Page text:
|Drug Name:||Warfarin Sodium|
|Manufacturer:||BARR LABORATORIES, INC.|
|Other Info:||MANUFACTURED BYBARR LABORATORIES, INC.POMONA, NY 10970 BR-831, 869, 832, 925, 874, 833, 926, 834, 835|
The most serious risks associated with anticoagulant therapy with warfarin sodium are hemorrhage in any tissue or organ and, less frequently (<0.1%), necrosis and/or gangrene of skin and other tissues.
The risk of hemorrhage is related to the level of intensity and the duration of anticoagulant therapy.
Hemorrhage and necrosis have in some cases been reported to result in death or permanent disability.
Necrosis appears to be associated with local thrombosis and usually appears within a few days of the start of anticoagulant therapy.
In severe cases of necrosis, treatment through debridement or amputation of the affected tissue, limb, breast or penis has been reported.
Careful diagnosis is required to determine whether necrosis is caused by an underlying disease.
Warfarin therapy should be discontinued when warfarin is suspected to be the cause of developing necrosis and heparin therapy may be considered for anticoagulation.
Although various treatments have been attempted, no treatment for necrosis has been considered uniformly effective.
See below for information on predisposing conditions.
These and other risks associated with anticoagulant therapy must be weighed against the risk of thrombosis or embolization in untreated cases.
It cannot be emphasized too strongly that treatment of each patient is a highly individualized matter.
Warfarin sodium, a narrow therapeutic range (index) drug, may be affected by factors such as other drugs and dietary Vitamin K.
Dosage should be controlled by periodic determinations of prothrombin time (PT)/International Normalized Ratio (INR) or other suitable coagulation tests.
Determinations of whole blood clotting and bleeding times are not effective measures for control of therapy.
Heparin prolongs the one-stage PT.
When heparin and warfarin sodium are administered concomitantly, refer below to Conversion From Heparin Therapy for recommendations.
Caution should be observed when warfarin sodium is administered in any situation or in the presence of any predisposing condition where added risk of hemorrhage, necrosis, and/or gangrene is present.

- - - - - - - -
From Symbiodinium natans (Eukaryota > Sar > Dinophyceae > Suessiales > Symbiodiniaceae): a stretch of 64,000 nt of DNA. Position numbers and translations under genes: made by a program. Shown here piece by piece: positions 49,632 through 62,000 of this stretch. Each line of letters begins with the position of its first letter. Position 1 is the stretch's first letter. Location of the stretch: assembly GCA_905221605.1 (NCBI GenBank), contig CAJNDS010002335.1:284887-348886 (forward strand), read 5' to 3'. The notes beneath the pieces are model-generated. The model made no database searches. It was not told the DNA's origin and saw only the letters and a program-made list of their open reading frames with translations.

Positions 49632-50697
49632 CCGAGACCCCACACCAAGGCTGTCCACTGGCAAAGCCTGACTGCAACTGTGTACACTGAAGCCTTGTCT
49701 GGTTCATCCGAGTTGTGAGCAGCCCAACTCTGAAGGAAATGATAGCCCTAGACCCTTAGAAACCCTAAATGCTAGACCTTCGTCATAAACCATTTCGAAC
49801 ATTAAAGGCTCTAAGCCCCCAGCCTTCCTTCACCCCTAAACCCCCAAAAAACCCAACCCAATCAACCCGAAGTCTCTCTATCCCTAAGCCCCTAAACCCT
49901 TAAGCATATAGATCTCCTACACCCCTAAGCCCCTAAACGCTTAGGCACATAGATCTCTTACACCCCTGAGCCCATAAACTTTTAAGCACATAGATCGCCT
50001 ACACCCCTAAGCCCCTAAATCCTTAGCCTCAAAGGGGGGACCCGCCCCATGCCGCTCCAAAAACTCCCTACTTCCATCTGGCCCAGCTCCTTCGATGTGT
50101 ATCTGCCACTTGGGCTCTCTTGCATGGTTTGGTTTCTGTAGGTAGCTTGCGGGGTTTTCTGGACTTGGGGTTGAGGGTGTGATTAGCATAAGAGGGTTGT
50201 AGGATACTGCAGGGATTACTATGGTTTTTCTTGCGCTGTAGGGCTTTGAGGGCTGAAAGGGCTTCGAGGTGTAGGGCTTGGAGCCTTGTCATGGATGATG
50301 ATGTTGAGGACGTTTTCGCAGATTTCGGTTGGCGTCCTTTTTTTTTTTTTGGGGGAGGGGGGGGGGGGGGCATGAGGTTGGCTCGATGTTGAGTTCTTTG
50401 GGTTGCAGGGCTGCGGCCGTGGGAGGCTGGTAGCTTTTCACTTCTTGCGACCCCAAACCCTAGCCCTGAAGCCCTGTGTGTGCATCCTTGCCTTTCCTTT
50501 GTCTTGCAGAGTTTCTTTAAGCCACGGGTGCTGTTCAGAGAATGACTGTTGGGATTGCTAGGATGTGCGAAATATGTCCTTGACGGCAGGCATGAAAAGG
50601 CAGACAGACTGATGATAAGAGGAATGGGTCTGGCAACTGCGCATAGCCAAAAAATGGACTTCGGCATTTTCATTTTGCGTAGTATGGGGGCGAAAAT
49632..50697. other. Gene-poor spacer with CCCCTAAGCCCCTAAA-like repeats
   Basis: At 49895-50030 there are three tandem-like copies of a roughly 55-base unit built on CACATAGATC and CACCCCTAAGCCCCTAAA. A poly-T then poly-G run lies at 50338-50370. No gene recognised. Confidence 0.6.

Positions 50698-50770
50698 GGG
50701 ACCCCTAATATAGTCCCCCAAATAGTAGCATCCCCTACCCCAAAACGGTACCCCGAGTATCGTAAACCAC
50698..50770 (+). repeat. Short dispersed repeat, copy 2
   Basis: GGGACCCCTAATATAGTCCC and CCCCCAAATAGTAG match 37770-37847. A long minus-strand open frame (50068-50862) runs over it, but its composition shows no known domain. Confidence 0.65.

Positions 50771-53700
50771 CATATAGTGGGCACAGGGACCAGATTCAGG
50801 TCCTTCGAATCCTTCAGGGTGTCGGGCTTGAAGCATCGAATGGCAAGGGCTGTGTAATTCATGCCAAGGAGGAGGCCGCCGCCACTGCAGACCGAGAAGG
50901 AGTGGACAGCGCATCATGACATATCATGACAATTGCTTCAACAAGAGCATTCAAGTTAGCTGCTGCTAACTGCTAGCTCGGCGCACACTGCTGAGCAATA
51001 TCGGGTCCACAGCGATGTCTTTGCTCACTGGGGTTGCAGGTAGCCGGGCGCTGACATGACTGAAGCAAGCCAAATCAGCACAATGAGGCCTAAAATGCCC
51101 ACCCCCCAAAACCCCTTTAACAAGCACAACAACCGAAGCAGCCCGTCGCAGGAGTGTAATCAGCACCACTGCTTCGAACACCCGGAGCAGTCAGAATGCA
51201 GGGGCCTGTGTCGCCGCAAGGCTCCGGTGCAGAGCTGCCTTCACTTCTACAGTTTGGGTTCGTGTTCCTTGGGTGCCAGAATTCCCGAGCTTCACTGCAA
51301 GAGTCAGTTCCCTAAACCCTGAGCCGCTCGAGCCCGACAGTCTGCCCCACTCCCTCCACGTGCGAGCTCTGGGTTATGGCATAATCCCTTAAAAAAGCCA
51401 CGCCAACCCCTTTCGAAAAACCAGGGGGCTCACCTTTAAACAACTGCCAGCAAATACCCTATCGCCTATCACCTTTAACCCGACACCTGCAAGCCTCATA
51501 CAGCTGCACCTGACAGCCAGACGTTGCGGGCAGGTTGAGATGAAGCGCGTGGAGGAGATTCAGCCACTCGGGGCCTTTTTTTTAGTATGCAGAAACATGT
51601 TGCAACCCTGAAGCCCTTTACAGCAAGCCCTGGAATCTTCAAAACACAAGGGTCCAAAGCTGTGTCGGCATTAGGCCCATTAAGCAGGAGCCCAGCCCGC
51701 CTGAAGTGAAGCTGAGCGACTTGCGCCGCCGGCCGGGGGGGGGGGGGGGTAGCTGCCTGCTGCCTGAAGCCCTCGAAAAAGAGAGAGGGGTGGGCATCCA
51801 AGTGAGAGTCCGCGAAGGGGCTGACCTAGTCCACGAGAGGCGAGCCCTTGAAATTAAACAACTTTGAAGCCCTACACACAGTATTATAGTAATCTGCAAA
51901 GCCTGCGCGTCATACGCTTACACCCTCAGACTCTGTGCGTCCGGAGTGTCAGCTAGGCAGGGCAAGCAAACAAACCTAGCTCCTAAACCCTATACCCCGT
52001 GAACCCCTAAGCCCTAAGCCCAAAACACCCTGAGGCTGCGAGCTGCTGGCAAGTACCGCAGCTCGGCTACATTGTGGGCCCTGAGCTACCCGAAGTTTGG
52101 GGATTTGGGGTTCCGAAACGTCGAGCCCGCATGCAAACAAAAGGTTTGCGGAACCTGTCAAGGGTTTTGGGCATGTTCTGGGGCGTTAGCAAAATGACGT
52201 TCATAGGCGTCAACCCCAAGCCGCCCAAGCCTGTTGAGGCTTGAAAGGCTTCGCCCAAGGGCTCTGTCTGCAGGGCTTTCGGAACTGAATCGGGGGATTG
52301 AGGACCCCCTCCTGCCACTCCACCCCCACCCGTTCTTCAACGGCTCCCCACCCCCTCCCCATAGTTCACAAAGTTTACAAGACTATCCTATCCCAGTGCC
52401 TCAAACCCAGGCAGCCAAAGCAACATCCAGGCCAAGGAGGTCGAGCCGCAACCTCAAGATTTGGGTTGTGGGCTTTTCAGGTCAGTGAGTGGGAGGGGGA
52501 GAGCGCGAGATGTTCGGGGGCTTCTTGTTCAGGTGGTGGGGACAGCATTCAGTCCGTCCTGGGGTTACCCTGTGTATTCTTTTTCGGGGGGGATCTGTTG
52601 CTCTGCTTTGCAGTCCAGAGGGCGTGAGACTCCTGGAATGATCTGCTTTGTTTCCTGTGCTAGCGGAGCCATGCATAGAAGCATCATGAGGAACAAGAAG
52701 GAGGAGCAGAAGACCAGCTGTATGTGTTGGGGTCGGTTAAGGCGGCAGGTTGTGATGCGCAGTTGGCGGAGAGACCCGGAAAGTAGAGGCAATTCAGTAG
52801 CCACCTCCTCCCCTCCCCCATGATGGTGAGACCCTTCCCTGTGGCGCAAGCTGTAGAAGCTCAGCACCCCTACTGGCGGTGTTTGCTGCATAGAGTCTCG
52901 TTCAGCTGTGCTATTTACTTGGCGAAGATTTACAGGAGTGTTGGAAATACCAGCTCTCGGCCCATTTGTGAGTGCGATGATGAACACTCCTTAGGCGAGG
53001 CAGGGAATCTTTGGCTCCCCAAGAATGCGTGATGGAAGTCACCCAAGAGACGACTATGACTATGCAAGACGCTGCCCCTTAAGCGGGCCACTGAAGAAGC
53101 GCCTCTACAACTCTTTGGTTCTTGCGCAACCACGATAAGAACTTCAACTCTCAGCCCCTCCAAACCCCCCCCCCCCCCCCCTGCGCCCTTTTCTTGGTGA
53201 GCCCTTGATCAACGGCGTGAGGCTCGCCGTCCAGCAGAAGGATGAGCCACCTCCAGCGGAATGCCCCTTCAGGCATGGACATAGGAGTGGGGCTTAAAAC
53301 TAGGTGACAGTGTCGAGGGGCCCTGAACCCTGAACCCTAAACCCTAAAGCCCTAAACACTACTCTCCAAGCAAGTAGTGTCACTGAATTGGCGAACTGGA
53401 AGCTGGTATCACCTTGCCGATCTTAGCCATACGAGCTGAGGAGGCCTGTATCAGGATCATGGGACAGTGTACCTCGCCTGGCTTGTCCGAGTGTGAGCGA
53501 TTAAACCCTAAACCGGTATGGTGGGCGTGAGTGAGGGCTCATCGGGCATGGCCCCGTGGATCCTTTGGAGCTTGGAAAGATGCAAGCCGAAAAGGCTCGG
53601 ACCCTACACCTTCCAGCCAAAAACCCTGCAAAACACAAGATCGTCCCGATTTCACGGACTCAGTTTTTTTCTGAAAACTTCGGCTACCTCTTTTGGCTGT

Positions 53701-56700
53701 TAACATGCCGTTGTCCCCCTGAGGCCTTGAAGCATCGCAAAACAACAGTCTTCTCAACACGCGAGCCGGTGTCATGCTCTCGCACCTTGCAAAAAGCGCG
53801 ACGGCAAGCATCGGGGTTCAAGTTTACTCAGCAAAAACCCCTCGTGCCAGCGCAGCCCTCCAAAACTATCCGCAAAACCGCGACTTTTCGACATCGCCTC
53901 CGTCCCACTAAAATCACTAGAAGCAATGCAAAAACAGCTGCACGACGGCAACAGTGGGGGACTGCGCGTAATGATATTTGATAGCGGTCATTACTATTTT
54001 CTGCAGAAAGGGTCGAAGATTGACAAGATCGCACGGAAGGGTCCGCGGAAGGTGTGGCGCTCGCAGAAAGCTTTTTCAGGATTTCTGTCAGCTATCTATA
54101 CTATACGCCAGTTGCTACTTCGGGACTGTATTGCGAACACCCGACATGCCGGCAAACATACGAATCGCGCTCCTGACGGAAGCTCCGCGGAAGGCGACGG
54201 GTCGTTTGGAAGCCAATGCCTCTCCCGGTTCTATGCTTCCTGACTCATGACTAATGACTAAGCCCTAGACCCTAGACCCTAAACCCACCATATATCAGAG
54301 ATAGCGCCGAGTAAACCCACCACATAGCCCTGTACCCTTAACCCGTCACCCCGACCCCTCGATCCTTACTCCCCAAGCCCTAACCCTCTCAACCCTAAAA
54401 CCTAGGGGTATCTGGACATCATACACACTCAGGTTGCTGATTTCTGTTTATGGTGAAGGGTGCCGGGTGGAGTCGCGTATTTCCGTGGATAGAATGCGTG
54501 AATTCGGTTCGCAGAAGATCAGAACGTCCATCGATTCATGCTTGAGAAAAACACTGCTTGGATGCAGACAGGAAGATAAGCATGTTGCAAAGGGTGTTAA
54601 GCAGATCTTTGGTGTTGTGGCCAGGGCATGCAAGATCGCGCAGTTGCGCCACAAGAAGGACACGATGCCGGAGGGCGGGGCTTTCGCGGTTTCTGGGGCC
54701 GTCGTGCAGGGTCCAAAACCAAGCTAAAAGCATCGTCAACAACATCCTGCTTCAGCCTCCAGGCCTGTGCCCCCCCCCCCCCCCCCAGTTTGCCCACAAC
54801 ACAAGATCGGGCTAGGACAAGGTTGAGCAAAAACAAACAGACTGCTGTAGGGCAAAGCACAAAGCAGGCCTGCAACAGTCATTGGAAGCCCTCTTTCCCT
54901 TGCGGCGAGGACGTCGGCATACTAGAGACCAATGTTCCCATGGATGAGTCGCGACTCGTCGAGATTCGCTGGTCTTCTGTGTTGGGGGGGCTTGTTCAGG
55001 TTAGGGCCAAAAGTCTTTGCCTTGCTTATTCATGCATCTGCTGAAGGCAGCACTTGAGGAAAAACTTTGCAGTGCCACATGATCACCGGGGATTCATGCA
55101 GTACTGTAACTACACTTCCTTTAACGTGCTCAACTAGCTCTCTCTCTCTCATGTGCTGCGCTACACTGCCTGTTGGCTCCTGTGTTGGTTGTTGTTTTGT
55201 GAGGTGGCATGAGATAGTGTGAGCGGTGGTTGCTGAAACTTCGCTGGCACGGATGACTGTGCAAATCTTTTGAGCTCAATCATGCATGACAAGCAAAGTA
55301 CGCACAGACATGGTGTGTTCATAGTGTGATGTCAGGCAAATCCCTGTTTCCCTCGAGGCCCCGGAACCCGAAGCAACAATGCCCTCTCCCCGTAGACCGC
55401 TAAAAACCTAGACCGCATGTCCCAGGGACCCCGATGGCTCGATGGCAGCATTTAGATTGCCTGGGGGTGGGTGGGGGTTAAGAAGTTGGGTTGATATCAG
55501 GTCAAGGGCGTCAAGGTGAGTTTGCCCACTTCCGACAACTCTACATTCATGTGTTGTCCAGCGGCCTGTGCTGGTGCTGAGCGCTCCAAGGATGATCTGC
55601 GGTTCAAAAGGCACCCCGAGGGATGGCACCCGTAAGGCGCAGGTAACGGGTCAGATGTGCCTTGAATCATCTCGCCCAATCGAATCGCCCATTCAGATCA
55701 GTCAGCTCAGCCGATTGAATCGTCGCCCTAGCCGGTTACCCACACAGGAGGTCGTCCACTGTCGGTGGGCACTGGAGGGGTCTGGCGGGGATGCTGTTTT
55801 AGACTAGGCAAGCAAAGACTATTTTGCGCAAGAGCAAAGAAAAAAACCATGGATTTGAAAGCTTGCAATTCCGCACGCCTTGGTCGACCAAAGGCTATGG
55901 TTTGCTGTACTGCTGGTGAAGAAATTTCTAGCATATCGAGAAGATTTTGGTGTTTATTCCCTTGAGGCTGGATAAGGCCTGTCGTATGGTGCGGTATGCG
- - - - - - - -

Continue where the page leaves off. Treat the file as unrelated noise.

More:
Anticoagulation therapy with warfarin sodium may enhance the release of atheromatous plaque emboli, thereby increasing the risk of complications from systemic cholesterol microembolization, including the “purple toes syndrome.” Discontinuation of warfarin sodium therapy is recommended when such phenomena are observed.
Systemic atheroemboli and cholesterol microemboli can present with a variety of signs and symptoms including purple toes syndrome, livedo reticularis, rash, gangrene, abrupt and intense pain in the leg, foot, or toes, foot ulcers, myalgia, penile gangrene, abdominal pain, flank or back pain, hematuria, renal insufficiency, hypertension, cerebral ischemia, spinal cord infarction, pancreatitis, symptoms simulating polyarteritis, or any other sequelae of vascular compromise due to embolic occlusion.
The most commonly involved visceral organs are the kidneys followed by the pancreas, spleen, and liver.
Some cases have progressed to necrosis or death.
Purple toes syndrome is a complication of oral anticoagulation characterized by a dark, purplish or mottled color of the toes, usually occurring between 3 to 10 weeks, or later, after the initiation of therapy with warfarin or related compounds.
Major features of this syndrome include purple color of plantar surfaces and sides of the toes that blanches on moderate pressure and fades with elevation of the legs; pain and tenderness of the toes; waxing and waning of the color over time.While the purple toes syndrome is reported to be reversible, some cases progress to gangrene or necrosis which may require debridement of the affected area, or may lead to amputation.